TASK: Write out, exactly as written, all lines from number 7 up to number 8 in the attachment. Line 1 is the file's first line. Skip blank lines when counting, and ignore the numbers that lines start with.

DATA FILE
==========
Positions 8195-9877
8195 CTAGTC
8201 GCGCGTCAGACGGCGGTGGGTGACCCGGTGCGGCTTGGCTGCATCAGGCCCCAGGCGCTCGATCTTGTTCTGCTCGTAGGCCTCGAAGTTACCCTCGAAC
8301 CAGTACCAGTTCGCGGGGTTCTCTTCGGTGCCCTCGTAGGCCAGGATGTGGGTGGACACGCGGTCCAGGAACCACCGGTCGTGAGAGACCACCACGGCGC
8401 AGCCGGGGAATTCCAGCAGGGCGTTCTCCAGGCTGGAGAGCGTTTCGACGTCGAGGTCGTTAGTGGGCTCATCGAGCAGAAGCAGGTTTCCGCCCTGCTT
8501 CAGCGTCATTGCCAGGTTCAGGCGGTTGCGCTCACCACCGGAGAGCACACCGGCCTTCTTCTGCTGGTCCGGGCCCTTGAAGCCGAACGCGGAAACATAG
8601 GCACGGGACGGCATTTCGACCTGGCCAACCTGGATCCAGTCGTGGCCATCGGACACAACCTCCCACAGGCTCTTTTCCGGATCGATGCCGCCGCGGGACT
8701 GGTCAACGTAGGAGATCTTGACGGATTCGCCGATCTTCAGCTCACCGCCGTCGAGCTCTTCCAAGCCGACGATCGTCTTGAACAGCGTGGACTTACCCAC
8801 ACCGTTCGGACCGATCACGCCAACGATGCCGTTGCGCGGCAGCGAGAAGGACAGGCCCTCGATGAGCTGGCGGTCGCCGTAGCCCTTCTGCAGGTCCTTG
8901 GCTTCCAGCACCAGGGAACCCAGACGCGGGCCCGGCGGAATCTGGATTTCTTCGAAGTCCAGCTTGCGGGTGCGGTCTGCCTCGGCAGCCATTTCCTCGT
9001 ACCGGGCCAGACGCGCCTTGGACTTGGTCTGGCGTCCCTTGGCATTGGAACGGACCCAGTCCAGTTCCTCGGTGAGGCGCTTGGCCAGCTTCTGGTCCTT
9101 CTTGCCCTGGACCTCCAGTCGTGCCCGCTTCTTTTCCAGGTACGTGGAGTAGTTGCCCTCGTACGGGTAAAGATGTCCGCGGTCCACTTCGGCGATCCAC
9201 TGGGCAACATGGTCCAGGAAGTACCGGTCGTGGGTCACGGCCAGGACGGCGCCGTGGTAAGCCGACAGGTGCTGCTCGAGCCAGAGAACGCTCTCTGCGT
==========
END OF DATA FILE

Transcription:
8601 GCACGGGACGGCATTTCGACCTGGCCAACCTGGATCCAGTCGTGGCCATCGGACACAACCTCCCACAGGCTCTTTTCCGGATCGATGCCGCCGCGGGACT
8701 GGTCAACGTAGGAGATCTTGACGGATTCGCCGATCTTCAGCTCACCGCCGTCGAGCTCTTCCAAGCCGACGATCGTCTTGAACAGCGTGGACTTACCCAC